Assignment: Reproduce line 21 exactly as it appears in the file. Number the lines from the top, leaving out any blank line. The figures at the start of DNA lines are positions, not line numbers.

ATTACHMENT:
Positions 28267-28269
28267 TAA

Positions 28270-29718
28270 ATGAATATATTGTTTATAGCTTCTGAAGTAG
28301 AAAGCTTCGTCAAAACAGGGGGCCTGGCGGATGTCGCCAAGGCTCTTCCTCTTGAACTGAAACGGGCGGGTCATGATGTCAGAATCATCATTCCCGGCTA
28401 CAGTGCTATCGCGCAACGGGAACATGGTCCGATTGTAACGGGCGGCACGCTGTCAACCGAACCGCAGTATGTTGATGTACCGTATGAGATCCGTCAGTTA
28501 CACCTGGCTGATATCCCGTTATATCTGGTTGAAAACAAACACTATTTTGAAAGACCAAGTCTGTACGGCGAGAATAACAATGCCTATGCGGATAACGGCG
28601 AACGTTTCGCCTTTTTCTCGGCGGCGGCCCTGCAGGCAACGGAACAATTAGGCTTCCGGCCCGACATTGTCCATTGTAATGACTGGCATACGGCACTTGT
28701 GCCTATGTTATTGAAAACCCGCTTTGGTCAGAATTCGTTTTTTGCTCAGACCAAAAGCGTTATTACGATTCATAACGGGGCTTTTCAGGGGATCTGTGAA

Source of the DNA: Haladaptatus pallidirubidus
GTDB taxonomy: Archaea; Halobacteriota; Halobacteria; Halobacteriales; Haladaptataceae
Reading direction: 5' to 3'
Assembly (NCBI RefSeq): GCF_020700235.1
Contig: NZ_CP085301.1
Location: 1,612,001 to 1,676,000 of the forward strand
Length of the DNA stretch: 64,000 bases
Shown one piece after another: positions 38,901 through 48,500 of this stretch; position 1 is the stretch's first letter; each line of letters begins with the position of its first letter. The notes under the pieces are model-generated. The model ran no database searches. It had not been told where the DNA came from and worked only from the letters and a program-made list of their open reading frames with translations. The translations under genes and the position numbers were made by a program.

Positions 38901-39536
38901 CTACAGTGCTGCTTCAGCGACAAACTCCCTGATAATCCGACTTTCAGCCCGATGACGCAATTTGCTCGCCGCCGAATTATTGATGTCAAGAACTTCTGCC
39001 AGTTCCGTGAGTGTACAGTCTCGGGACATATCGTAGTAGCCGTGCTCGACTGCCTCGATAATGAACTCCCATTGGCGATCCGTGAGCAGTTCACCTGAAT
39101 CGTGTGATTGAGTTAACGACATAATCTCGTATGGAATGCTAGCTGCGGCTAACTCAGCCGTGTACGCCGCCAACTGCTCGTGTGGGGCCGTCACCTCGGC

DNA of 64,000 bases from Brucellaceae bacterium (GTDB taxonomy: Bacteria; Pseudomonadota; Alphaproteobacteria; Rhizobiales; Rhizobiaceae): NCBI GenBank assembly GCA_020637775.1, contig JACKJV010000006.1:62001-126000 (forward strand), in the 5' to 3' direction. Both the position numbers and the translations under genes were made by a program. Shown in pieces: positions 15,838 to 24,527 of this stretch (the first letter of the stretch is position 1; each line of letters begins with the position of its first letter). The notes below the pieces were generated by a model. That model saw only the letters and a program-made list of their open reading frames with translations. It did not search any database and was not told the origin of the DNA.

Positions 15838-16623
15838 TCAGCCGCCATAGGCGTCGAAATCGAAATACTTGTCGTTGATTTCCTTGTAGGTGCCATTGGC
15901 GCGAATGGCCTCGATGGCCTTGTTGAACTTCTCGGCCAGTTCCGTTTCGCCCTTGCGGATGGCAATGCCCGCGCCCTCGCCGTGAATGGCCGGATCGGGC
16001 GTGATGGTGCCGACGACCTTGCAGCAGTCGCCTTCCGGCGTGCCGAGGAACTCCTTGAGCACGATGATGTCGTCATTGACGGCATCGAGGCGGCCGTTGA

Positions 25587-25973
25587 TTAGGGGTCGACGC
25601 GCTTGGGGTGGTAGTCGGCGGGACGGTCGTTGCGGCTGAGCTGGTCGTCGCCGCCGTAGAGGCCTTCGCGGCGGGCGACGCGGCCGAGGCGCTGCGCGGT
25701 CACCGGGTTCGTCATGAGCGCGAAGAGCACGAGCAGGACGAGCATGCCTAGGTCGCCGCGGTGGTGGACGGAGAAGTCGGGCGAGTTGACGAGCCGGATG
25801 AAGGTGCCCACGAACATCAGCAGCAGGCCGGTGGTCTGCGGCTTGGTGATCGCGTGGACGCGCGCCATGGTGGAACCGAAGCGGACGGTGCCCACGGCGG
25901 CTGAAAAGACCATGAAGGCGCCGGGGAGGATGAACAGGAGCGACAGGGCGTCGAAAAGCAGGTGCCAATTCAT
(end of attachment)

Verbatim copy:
39101 CGTGTGATTGAGTTAACGACATAATCTCGTATGGAATGCTAGCTGCGGCTAACTCAGCCGTGTACGCCGCCAACTGCTCGTGTGGGGCCGTCACCTCGGC